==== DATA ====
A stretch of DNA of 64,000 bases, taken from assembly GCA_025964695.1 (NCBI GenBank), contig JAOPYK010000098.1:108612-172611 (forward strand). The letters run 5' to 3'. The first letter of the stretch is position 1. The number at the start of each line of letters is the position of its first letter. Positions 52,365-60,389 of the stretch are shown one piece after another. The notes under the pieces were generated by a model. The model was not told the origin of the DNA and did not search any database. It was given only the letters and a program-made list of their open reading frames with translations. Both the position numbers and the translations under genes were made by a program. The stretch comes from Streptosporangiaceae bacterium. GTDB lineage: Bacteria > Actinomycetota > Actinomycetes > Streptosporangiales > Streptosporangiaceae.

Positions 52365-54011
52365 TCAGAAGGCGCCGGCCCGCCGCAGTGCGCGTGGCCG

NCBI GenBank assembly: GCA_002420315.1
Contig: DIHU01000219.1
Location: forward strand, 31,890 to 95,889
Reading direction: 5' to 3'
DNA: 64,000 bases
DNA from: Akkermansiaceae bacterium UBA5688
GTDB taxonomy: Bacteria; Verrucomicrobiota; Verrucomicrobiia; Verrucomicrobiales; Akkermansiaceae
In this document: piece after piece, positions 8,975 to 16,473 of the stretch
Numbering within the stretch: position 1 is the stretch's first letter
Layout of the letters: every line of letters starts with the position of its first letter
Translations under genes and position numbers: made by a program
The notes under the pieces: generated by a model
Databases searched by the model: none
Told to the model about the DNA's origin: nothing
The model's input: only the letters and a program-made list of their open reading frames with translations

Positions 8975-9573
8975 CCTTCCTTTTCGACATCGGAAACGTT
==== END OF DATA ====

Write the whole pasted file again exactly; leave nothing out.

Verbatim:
A stretch of DNA of 64,000 bases, taken from assembly GCA_025964695.1 (NCBI GenBank), contig JAOPYK010000098.1:108612-172611 (forward strand). The letters run 5' to 3'. The first letter of the stretch is position 1. The number at the start of each line of letters is the position of its first letter. Positions 52,365-60,389 of the stretch are shown one piece after another. The notes under the pieces were generated by a model. The model was not told the origin of the DNA and did not search any database. It was given only the letters and a program-made list of their open reading frames with translations. Both the position numbers and the translations under genes were made by a program. The stretch comes from Streptosporangiaceae bacterium. GTDB lineage: Bacteria > Actinomycetota > Actinomycetes > Streptosporangiales > Streptosporangiaceae.

Positions 52365-54011
52365 TCAGAAGGCGCCGGCCCGCCGCAGTGCGCGTGGCCG

NCBI GenBank assembly: GCA_002420315.1
Contig: DIHU01000219.1
Location: forward strand, 31,890 to 95,889
Reading direction: 5' to 3'
DNA: 64,000 bases
DNA from: Akkermansiaceae bacterium UBA5688
GTDB taxonomy: Bacteria; Verrucomicrobiota; Verrucomicrobiia; Verrucomicrobiales; Akkermansiaceae
In this document: piece after piece, positions 8,975 to 16,473 of the stretch
Numbering within the stretch: position 1 is the stretch's first letter
Layout of the letters: every line of letters starts with the position of its first letter
Translations under genes and position numbers: made by a program
The notes under the pieces: generated by a model
Databases searched by the model: none
Told to the model about the DNA's origin: nothing
The model's input: only the letters and a program-made list of their open reading frames with translations

Positions 8975-9573
8975 CCTTCCTTTTCGACATCGGAAACGTT